The Rise of Informative Packaging Design

When we think of packaging design strategies, our minds go straight to ways to “connect” with the buyer. The “persuasive packaging” strategy, with attractive visuals, harmonious colors and fonts, has proven an effective way to get there. But in today’s shifting market demands and expectations, there’s a type of packaging design strategy that’s gaining in importance – informative packaging.

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Brand laddering: Moving up expectations

Brand laddering is about getting results. First used in the 1980s, this concept helps brands move beyond the practice of marketing products by features. This brings in differentiation, distinctiveness, and lays things out to build a better connection with consumers.

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Beauty Brands: 3 Packaging Trends To Watch

In the world of cosmetics, packaging can often play a much bigger role than advertising. Let’s look into some of the industry’s most up-and-coming packaging trends.

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How to make yucky food appealing?

Beef, chicken, pork, and other conventional meats regularly come under fire for the greenhouse gas emissions they produce. One sustainable – yet controversial – alternative source of animal protein that’s been making headlines is the consumption of insects. Not only does it come with a tall list of health benefits, pundits even go as far as saying that insect-based diets can help in the fight against climate change. But despite this good publicity, insects have been slow to crawl into mainstream Western cuisine – many people are just plain disgusted at the thought of putting worms, crickets, and beetles in their mouth.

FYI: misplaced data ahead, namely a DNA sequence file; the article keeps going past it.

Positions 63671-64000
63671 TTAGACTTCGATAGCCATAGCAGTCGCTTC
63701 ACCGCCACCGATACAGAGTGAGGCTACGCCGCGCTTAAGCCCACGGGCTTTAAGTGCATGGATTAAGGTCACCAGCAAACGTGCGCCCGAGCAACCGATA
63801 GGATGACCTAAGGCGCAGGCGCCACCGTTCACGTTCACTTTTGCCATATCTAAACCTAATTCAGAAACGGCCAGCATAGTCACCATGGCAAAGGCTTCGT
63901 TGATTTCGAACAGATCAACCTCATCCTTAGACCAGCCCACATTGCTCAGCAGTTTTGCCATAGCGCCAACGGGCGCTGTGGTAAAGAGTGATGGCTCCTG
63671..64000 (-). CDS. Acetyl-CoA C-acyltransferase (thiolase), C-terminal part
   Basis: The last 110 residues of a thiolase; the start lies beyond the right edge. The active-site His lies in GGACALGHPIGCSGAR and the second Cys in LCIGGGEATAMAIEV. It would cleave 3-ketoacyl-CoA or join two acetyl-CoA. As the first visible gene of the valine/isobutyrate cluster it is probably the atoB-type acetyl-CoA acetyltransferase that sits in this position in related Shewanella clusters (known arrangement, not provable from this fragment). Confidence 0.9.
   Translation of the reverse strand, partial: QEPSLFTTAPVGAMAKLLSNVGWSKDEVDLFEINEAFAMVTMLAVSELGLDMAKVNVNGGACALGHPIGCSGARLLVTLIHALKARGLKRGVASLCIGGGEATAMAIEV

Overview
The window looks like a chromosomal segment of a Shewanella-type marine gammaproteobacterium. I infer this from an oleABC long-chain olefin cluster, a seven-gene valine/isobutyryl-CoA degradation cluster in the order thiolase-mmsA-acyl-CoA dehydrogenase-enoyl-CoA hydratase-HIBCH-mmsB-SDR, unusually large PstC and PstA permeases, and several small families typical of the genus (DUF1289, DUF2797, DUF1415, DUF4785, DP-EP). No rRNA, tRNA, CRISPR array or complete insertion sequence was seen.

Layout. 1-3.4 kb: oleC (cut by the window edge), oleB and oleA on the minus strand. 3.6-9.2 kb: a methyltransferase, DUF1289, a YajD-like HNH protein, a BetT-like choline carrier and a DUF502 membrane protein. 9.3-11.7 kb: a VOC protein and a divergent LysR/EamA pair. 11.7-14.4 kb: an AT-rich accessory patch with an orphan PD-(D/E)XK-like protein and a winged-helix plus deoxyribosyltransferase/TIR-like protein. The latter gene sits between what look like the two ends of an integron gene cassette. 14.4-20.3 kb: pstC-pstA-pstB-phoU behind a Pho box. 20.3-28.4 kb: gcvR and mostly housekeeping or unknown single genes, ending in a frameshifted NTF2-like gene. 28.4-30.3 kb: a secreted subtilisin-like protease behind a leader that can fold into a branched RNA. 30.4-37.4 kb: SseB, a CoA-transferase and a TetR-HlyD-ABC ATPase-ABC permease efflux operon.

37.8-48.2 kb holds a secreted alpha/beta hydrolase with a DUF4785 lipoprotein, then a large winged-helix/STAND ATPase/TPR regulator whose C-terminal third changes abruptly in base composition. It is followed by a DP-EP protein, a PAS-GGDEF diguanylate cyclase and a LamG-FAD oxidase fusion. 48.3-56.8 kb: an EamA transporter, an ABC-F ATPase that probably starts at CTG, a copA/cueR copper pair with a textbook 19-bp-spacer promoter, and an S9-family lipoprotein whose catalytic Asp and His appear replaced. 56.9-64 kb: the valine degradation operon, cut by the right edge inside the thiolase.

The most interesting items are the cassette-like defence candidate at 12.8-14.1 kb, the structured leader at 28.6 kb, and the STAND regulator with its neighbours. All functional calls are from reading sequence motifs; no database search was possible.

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Meaningful Brands Drive Purchase

Consumers like to buy brands that fit with their beliefs, values and lifestyle – brands that have meaning. One effective strategy to build meaning is done through stories. Even the most boring product can come to stand for something meaningful with the right anecdote.

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Brand authenticity: why brands need to get real

When marketing teams meet to discuss strategies to differentiate and give their brands more resonance, increased attention goes to the topic of brand authenticity. More than a simple attribute, brand authenticity has psychological and symbolic dimensions – authentic brands know what they stand for and make it clear across all consumer touch points.

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Brand Extensions: Three Takeaways for Success

There are multiple ways to create competitive advantage. One is through brand extensions, when companies leverage an existing brand’s equity to launch a product in a different category. With additional ad placements, shelf space, and conversations, an extension gives the brand more visibility and more reasons to buy. But before you walk down that road, here are three things you should know.

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Eastern Europe: Brand Opportunities

While many Western European countries and other large world economies are experiencing lower performance in their goods sector due to consumers scaling back on spending, Eastern Europe’s economic growth is relatively strong as they are benefiting from high “real wage” rises. This opens many doors for companies looking to get into this thriving market. Here are a few takeaways:

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Lack of differentiation keeps you out of the spotlight.

Being “better” than the competition is no longer enough to create sustainable advantage in today’s business environment. To rise above the sea of sameness in your product category, your brand must show it’s different. Let’s take a look at 3 ways to get there.